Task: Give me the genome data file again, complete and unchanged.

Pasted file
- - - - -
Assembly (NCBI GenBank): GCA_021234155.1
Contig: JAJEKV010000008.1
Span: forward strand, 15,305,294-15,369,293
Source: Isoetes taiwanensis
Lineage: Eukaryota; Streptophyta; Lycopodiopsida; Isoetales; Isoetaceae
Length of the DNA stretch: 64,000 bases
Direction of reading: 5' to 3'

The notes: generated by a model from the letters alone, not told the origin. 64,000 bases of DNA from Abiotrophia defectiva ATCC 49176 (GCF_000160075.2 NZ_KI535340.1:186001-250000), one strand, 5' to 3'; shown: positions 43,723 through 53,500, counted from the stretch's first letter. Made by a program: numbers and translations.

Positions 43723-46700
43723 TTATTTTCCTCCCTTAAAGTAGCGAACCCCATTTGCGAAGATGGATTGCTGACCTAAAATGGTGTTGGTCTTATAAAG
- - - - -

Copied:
Assembly (NCBI GenBank): GCA_021234155.1
Contig: JAJEKV010000008.1
Span: forward strand, 15,305,294-15,369,293
Source: Isoetes taiwanensis
Lineage: Eukaryota; Streptophyta; Lycopodiopsida; Isoetales; Isoetaceae
Length of the DNA stretch: 64,000 bases
Direction of reading: 5' to 3'

The notes: generated by a model from the letters alone, not told the origin. 64,000 bases of DNA from Abiotrophia defectiva ATCC 49176 (GCF_000160075.2 NZ_KI535340.1:186001-250000), one strand, 5' to 3'; shown: positions 43,723 through 53,500, counted from the stretch's first letter. Made by a program: numbers and translations.

Positions 43723-46700
43723 TTATTTTCCTCCCTTAAAGTAGCGAACCCCATTTGCGAAGATGGATTGCTGACCTAAAATGGTGTTGGTCTTATAAAG